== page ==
Egyptian Omar Abdel-Rahman, a controversial blind Muslim cleric, who in 1996 was sentenced to life in prison for the bombing of the World Trade Center in New York in 1993, has died in prison in the United States, his son told Reuters.
The 1993 World Trade Center bombing was a terrorist attack on the World Trade Center, carried out on February 26, 1993, when a truck bomb detonated below the North Tower of the World Trade Center in New York City. The 1,336 pounds (606 kg) urea nitrate–hydrogen gas enhanced device was intended to send the North Tower (Tower 1) crashing into the South Tower (Tower 2), bringing both towers down and killing tens of thousands of people. It failed to do so but killed six people and injured over a thousand.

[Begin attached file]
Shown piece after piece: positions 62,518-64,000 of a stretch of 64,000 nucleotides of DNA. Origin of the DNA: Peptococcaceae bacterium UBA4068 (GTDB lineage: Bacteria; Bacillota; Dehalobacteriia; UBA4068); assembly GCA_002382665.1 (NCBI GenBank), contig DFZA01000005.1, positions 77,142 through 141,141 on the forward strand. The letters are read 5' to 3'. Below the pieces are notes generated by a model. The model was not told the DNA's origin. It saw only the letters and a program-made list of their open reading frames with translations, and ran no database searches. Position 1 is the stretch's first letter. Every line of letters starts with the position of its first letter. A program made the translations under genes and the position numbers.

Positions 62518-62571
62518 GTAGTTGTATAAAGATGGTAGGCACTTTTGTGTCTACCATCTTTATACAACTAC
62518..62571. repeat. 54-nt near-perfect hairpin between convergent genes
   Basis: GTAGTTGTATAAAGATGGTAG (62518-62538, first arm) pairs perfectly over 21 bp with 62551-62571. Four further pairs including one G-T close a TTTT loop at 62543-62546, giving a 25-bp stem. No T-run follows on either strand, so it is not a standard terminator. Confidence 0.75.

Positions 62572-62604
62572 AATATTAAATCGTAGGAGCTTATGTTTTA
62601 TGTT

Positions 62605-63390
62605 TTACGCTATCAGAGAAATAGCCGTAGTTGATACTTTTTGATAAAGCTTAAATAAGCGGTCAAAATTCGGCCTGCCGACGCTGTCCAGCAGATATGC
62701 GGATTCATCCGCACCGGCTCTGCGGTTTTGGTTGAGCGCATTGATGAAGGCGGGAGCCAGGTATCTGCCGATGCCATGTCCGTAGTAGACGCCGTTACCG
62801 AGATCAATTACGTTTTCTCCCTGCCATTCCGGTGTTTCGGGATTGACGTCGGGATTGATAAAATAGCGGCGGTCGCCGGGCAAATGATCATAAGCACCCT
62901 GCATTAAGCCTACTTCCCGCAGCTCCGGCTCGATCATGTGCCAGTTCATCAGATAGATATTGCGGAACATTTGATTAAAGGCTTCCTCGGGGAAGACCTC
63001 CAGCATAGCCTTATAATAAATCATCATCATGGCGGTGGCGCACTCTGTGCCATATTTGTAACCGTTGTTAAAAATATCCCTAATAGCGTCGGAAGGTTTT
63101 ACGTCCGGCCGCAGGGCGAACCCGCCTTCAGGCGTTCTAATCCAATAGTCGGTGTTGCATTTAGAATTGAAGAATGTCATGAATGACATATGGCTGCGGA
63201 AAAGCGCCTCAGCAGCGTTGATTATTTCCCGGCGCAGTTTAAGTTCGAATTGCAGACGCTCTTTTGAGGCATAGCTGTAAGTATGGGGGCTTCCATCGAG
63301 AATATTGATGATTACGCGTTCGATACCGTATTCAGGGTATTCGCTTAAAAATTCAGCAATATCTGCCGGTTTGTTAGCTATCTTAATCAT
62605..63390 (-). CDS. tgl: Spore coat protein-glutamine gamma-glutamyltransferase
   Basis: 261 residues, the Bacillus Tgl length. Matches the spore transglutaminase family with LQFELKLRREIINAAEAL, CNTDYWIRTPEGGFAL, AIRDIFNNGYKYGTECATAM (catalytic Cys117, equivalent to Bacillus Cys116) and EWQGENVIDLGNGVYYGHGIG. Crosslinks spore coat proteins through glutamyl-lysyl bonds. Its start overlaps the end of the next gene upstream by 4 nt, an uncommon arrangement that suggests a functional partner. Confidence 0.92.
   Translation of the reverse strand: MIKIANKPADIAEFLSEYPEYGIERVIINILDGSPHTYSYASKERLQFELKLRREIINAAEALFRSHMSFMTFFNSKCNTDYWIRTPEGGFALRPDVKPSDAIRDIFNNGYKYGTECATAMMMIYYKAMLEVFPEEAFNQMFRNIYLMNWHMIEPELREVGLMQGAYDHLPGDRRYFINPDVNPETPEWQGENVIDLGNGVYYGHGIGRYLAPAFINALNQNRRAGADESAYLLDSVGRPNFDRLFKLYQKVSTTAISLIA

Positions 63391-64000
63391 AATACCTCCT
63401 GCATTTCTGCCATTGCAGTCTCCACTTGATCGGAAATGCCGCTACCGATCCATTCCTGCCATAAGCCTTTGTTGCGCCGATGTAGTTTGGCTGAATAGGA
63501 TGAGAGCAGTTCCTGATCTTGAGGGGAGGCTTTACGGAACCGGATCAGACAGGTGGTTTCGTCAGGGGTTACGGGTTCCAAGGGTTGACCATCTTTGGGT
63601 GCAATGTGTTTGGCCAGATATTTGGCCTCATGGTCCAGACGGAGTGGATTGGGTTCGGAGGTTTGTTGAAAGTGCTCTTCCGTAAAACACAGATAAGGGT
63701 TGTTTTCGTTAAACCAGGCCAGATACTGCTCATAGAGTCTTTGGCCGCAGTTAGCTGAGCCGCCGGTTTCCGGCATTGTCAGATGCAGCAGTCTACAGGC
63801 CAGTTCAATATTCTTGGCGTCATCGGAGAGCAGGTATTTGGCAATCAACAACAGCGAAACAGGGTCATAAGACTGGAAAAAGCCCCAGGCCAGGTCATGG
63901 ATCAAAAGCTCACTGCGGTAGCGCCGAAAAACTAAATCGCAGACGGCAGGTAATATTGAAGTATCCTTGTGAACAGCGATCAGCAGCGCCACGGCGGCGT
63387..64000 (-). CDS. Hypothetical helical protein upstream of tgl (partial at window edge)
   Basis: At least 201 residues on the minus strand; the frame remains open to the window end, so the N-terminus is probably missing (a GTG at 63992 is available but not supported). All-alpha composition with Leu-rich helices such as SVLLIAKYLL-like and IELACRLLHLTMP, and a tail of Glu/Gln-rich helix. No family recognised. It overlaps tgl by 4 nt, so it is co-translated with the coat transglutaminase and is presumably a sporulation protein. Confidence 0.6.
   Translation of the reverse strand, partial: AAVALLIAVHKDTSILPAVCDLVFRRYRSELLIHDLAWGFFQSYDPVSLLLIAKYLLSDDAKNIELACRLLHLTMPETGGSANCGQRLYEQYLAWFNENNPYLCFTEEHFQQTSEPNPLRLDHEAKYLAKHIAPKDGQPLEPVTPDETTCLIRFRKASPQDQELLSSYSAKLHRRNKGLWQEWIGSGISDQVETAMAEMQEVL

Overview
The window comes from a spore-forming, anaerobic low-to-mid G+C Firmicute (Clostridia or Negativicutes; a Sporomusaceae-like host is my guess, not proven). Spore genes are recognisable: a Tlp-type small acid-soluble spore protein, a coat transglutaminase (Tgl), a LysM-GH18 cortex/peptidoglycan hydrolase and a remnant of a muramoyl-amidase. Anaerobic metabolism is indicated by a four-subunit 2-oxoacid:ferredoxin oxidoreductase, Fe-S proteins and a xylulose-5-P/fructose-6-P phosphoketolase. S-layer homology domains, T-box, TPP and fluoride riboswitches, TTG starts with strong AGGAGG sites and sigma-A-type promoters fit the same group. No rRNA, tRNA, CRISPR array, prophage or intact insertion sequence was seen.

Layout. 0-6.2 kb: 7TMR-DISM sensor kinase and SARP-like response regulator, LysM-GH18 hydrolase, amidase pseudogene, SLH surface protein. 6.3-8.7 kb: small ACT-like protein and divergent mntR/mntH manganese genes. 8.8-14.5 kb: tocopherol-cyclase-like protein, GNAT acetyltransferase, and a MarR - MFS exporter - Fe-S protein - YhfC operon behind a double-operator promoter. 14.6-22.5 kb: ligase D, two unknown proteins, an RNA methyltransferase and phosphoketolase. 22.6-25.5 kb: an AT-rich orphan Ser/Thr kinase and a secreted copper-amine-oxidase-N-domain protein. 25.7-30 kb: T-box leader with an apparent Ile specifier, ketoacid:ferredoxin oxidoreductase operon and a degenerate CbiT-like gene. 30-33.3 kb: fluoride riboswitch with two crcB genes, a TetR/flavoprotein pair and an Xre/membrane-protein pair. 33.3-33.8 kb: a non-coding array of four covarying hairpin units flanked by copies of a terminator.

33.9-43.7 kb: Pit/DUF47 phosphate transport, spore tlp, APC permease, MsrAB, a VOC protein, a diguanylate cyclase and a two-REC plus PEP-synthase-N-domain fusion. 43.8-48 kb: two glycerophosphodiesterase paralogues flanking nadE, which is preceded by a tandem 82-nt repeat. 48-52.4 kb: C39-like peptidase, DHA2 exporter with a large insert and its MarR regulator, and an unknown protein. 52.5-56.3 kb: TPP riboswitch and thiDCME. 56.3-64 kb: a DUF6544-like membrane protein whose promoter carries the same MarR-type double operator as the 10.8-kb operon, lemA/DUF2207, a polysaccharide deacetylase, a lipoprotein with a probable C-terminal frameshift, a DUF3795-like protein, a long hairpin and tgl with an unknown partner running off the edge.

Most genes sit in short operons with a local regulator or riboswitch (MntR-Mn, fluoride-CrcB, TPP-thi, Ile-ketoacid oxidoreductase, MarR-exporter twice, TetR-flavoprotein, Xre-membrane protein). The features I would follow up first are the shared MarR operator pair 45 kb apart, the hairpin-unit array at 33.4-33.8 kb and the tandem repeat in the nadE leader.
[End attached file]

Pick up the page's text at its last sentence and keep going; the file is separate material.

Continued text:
The attack was planned by a group of terrorists including Ramzi Yousef, Mahmud Abouhalima, Mohammad Salameh, Nidal A. Ayyad, Abdul Rahman Yasin, and Ahmed Ajaj. They received financing from Khaled Sheikh Mohammed, Yousef's uncle. In March 1994, four men were convicted of carrying out the bombing: Abouhalima, Ajaj, Ayyad, and Salameh. The charges included conspiracy, explosive destruction of property, and interstate transportation of explosives. In November 1997, two more were convicted: Ramzi Yousef, the mastermind behind the bombings, and Eyad Ismoil, who drove the truck carrying the bomb.
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